Cuisine, Culture and Performance

10438640_715299471895885_8128051140435588302_n“A collective. International. Pushing boundaries. Longing to discover new cultures and exchange knowledge. Collaborative. Find your tribe. Exploring the unknown, adapting to uncertain situations, charting new territories to sharpen creativity…”

Does this sound to you like a Cultural Detective? It’s actually taken from the home page of the Gelinaz! website, a collaborative of international chefs doing amazingly creative things. I sooooo want to attend one of their dinners!

Below is a short introductory video to what they are all about:

The group’s tagline is “Cook. Art. Performance.” They last got together at the Villa Panna estate in Tuscany in July for a four-hour, 13-course feast, including a dish with seven varieties of Latin American potatoes, a soup of pig’s blood and chocolate, tripe with wild mushrooms, and crispy pig’s head. Ok, that probably would not have been my favorite meal.

The name “Gelinaz!” pays campy homage to the virtual band “Gorillaz,” who play a fusion of rock, hip hop, reggae, electronica and pop. Like the band, Gelinaz! members combine different genres of cooking in experimental ways. They aim to “build bridges between cuisine and other means of expression,” according to Andrea Petrini, the Italian food writer and founder of the group.Thus far their meals have included Japanese dance, a violinist playing Iron Maiden, and various topless performances.

Gellinaz! reminds me of the myriad of innovative ways you are using Cultural Detective to build intercultural competence in NGOs, communities, faith traditions, at universities, for study abroad, and in multinational organizations. Be sure to share with us your designs and ideas! Together we can change the world.

Cultural “Madeleines”

Image from "Foodies," a blog by L. John Harris on Zester Daily

Image from “Foodies,” a blog by L. John Harris on Zester Daily

Another terrific guest blog post by CD Russia co-author Carrie Cameron, combining two of your favorites: food and literature. Smells and tastes evoke our deepest memories, and for Blended Culture people they can easily lead to a round-the-world reverie…

Perhaps you’re familiar with the famous madeleine of Marcel Proust’s A La Recherche Du Temps Perdu (Remembrance of Things Past, or In Search of Lost Time, depending on the translation). The author takes a bite of a madeleine, a simple cookie, and the taste-memory drifts him off on a long reverie of his childhood, connecting him to the people and moments of long ago:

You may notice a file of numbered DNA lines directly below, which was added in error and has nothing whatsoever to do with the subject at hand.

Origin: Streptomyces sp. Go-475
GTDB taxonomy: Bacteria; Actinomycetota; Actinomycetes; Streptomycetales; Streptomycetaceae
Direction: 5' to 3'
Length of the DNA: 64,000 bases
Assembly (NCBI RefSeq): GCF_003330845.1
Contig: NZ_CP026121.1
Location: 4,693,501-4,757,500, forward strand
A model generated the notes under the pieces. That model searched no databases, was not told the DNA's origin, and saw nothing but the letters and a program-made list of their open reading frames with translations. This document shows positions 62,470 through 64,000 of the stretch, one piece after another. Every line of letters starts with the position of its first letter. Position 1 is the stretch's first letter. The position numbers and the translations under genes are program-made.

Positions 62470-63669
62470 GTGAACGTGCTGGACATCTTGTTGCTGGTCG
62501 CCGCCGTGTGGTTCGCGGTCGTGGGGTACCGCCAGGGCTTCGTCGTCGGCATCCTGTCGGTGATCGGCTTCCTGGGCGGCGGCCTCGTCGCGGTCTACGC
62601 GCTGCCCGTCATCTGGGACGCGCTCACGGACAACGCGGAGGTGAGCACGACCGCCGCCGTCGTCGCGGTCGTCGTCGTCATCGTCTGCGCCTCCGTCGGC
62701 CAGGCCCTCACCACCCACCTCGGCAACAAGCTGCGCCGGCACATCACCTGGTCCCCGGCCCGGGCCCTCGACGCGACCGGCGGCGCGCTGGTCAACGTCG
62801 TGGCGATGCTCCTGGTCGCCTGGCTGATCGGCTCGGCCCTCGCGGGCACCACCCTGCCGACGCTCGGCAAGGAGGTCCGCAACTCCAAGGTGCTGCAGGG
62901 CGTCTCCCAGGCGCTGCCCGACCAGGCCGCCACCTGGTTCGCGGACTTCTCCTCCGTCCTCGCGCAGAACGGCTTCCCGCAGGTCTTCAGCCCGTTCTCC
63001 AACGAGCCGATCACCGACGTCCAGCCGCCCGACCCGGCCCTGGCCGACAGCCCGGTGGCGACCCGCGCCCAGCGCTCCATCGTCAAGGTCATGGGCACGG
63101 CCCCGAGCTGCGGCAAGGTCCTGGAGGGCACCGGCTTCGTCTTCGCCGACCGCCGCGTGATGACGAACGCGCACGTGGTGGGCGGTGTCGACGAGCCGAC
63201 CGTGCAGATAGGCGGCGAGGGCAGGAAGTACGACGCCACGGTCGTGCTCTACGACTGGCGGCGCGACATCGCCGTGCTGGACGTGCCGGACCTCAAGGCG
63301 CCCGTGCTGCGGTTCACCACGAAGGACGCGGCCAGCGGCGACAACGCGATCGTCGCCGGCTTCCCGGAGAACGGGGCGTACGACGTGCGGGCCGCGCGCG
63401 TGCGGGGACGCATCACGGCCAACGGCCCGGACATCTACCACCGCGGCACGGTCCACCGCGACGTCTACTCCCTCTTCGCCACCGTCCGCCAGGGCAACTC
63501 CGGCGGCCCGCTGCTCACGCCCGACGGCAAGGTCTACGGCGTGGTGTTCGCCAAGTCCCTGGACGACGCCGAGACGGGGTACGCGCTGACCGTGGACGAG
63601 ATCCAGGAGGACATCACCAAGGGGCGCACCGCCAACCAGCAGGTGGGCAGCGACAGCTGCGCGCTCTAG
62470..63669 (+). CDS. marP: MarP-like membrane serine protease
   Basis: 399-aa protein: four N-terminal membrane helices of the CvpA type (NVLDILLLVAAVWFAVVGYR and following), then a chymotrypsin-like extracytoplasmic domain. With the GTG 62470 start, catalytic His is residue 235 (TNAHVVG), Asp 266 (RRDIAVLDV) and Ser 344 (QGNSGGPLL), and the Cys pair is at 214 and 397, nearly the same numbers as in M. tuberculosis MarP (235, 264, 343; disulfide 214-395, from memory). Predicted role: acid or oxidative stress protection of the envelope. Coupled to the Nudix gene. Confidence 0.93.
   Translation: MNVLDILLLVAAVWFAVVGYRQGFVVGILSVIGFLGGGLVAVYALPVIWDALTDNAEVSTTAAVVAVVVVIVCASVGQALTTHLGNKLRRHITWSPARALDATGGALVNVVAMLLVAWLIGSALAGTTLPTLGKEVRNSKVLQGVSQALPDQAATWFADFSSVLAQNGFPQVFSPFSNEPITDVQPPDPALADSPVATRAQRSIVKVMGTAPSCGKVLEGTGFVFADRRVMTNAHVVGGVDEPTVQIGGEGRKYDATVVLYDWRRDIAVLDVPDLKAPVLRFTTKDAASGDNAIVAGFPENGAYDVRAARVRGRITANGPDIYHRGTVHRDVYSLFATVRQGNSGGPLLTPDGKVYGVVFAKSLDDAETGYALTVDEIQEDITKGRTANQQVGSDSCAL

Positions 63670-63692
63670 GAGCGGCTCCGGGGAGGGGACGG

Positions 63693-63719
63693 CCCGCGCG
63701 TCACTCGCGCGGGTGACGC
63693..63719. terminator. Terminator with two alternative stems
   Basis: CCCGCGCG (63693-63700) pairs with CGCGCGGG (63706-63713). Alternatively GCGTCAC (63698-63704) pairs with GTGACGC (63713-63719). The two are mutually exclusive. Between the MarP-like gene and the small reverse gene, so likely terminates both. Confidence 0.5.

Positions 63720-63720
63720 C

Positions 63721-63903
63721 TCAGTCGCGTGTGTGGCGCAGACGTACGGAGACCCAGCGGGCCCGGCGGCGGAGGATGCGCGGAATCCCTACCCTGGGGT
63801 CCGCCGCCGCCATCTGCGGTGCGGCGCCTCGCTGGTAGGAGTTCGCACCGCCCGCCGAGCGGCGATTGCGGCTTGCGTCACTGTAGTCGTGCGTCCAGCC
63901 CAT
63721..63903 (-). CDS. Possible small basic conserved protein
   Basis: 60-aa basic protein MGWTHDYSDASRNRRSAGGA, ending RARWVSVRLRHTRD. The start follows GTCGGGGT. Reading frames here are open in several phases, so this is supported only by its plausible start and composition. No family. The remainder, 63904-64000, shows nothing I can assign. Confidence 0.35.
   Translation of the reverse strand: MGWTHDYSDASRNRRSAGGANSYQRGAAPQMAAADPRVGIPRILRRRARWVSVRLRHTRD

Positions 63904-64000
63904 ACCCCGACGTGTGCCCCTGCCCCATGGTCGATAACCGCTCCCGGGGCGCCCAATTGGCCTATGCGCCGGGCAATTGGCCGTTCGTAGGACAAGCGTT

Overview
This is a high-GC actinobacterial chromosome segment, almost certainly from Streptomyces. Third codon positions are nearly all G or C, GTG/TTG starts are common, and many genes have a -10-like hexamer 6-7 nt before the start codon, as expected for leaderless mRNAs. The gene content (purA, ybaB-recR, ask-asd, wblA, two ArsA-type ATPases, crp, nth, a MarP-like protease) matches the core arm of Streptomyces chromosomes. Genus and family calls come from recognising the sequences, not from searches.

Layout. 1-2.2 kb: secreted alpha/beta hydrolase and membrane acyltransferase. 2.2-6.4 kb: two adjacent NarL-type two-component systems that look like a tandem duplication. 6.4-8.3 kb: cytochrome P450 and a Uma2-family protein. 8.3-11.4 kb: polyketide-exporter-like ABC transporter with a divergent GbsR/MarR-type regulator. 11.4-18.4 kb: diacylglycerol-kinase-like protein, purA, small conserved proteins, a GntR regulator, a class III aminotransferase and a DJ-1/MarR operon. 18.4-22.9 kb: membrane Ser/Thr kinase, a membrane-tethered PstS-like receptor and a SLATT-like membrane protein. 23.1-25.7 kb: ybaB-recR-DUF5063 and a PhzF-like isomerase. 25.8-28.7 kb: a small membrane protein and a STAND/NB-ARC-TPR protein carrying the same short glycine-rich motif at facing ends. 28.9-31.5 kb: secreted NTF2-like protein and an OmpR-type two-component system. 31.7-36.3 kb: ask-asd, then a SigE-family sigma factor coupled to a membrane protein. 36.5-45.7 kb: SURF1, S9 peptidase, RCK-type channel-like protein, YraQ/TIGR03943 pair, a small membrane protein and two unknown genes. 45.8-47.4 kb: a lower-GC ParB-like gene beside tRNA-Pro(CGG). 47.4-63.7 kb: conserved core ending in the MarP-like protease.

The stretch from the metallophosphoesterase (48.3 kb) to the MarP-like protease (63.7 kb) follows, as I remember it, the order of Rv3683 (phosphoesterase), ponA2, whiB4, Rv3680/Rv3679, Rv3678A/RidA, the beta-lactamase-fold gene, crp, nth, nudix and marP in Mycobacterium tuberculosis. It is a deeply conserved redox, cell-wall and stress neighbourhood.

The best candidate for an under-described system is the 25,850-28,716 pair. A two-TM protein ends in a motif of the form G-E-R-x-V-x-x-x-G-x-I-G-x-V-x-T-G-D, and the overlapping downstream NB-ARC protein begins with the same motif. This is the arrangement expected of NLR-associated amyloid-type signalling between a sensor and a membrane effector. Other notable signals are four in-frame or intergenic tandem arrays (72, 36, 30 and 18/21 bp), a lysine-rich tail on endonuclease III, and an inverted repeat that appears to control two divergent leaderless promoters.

“…when from a long-distant past nothing subsists, after the people are dead, after the things are broken and scattered, taste and smell alone, more fragile but more enduring…remain poised a long time, like souls, remembering, waiting, hoping, amid the ruins of all the rest; and bear unflinchingly, in the tiny and almost impalpable drop of their essence, the vast structure of recollection.”

Mastering the Art of Soviet Cooking, by Anya von Bremzen, is not a cookbook, but a literary madeleine, evoking through food memories her childhood in Soviet Russia. It’s not about her favorite foods or emblematic Russian dishes. It’s about how a taste connects us with a moment in time and space.

Vobla, dried and salted Caspian roach fish, “brings out that particular Russian masochism: we love it because it’s such a torment to eat…I’d happily trade all Hemingway’s snails and Proust’s cakes for a strip of [this] petrified fish flesh.” A half-piece of black-market Juicy Fruit gum takes her back to the girls’ bathroom in elementary school, where she would auction it off to the other girls, having obtained it through some elite family connections. She describes salat Olivier as a “metaphor for a Soviet émigré’s memory… loosely cemented with mayo.” In her mother’s American kitchen in the 90’s, making the salat, she notes how “a taste of Lebanese pickle that uncannily resembles a Russian gherkin leads to a snippet from a Rodina song, which in turn rouses a political morality tale, or reawakens a recollection of a long-ago dream, of a fleeting pang of yearning.” Starting from these tastes and smells, the author skillfully depicts the cultural intimacies of a point in time and place which no longer exists, yet is very real and alive in her memory.

What tastes and smells evoke your cultural insights? What clues do they provide to other ways of life, and why?? Post your answers in the comments, and let’s compare!

Link

For those of you who just love our Cultural Detective Deaf Culture co-author Anna Mindess‘ food blog, here’s another delightful post….

East Bay Ethnic Eats

Thy Tran
Thy Tran in shirt designed by her husband

I’m freaking out. The layered pandan rice cake–for which I so carefully poured 6 alternating colored layers–is totally stuck to the pan. No worries. Thy Tran, instructor of this Steamed Asian Sweets class at the Oakland Asian Cultural Center, calmly comes to my rescue, directing me to put the cake in the frig for a quick cool-down, after which it effortlessly peels out of the pan.

pandan layered rice cake
Pandan layered rice cake

After months of hearing about the wonderful range of Asian Cooking classes at OACC, I finally make it here for a four-hour class in their Oakland Chinatown kitchen. Sadly, it turns out this is the last class in a series entitled Cooking with the Senses, Fundamentals of Asian Food.

Previous classes centered on handmade noodles, flatbreads and crepes, wok cookery, fearless frying, all taught by noted chef, author, educator (and…

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